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Perl 101 (part 3): Looping The Loop
Learn about Perl's control structures and array variables.

| While You Were Sleeping... |

The most basic loop available in Perl is the "while" loop, and it looks like this:


while (condition)
   {
   do this!
   }


Or, to make the concept clearer,


while (rich Uncle Ed's still breathing)
   {
   be nice to him
   }


The "condition" here is a standard Perl conditional expression, which evaluates to either true or false. So, were we to write the above example in Perl, it would look like this:


while (rich_old_guy_lives == 1)
   {
   be_nice();
   }


How about an example you could actually use in your real-life job? Well, here's one - be warned, however, that it's primarily meant for managers who work in the Dilbert Zone.


#!/usr/bin/perl

# weighted employee evaluation program
# call me WEEP!

# ask the question
print ("Are you satisfied with your salary? [y/n] ");

# get an answer
$reply = <STDIN>;
chomp($reply);

# keep asking until you get the reply you want
while($reply ne 'y')
         {
   print ("Are you satisfied with your salary? [y/n] ");
   $reply = <STDIN>;
         chomp($reply);
         }

print ("Employee satisfaction has always been this company's goal.\n");
print ("Thank you for making this experience an enriching one!\n");


And here's what it looks like:


Are you satisfied with your salary? [y/n] n
Are you satisfied with your salary? [y/n] n
Are you satisfied with your salary? [y/n] n
Are you satisfied with your salary? [y/n] n
Are you satisfied with your salary? [y/n] y
Employee satisfaction has always been this company's goal. Thank you for making this experience an enriching one!


Let's take a closer look at this code. The first part of the program should be familiar to you by now - we're simply asking for input, assigning it to a variable, and then using the chomp() function to remove the trailing carriage return.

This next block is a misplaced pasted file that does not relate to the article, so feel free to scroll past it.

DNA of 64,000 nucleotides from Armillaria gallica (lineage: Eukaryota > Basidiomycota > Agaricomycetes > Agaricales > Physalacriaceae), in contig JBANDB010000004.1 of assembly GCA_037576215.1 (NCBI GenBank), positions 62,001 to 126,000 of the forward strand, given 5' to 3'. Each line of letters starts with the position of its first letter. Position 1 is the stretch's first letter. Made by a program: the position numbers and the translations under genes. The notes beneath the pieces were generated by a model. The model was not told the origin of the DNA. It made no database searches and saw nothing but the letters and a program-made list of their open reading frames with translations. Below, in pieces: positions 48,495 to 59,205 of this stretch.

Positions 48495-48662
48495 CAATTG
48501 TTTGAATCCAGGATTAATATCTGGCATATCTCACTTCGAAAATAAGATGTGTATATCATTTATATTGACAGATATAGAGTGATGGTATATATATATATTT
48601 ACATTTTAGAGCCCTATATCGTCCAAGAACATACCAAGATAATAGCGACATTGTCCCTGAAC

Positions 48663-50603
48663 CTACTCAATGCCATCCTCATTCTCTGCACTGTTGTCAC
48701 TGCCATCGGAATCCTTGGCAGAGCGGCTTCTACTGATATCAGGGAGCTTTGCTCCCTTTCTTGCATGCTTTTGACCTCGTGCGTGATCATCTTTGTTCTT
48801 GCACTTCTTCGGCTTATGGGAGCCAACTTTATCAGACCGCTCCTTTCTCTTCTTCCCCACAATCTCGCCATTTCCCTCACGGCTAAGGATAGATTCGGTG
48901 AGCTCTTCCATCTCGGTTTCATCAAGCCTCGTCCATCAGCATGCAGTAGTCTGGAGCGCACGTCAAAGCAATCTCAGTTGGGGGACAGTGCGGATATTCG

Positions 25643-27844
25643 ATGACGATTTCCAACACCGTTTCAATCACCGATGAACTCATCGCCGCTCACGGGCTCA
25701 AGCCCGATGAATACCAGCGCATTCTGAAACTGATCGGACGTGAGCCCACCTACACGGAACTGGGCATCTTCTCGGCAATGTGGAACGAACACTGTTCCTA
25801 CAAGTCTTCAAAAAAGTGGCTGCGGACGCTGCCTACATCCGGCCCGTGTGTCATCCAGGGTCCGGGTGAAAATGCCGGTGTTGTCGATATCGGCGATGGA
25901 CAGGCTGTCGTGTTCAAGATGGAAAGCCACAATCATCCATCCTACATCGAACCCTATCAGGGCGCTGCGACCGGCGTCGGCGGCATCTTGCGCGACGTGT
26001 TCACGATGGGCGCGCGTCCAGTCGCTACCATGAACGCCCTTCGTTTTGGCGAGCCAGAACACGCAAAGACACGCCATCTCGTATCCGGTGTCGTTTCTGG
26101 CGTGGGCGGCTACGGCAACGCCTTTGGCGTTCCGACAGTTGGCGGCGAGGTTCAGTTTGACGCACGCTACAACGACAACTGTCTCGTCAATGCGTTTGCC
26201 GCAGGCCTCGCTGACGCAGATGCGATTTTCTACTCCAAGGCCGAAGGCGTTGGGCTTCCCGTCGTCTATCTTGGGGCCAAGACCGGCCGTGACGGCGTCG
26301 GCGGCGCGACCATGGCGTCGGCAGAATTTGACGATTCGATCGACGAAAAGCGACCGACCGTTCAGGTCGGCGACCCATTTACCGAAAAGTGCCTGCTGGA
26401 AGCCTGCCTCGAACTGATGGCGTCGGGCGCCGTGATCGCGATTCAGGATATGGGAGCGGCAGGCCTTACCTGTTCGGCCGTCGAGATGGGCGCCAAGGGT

At this point, we begin checking the value of the variable - *while* this value is *not equal* to "y", or an affirmative reply, we continue printing the question over and over again, and stop only when the value becomes equal to "y". At this point, the lines following the loop are executed, and the appropriate output displayed.

The end result? A company full of "satisfied" employees [whoever says Perl isn't powerful should take a look at that HR manager's Christmas bonus...]

Here's another example, this one using a "while" loop and a conditional expression that contains a number instead of a string:


#!/usr/bin/perl

# factorials

# initialize a variable
$factorial = 1;

# ask for a number.
print ("Gimme a number!\n");

# process it
$number = <STDIN>;
chomp($number);

# assign the number to a "temp" variable
$tmpnumber = $number;

# calculate the factorial
while($number != 1)
   {
   $factorial = $factorial * $number;  
   $number--;
   }

print ("The factorial of $tmpnumber is $factorial.\n");


In case you flunked math class, the factorial of a number X is the product of all the numbers between 1 and X. And here's what the output looks like:


Gimme a number! 7
The factorial of 7 is 5040.


And if you have a calculator handy, you'll see that


7*6*5*4*3*2*1 = 5040


Once the user enters a number, a "while" loop is used to calculate the product of that number and the scalar variable $factorial [initialized to 1] - this value is stored in the variable $factorial. Next, the number is reduced by 1, and the process is repeated, until the number becomes equal to 1. At this stage, the value of $factorial is printed.


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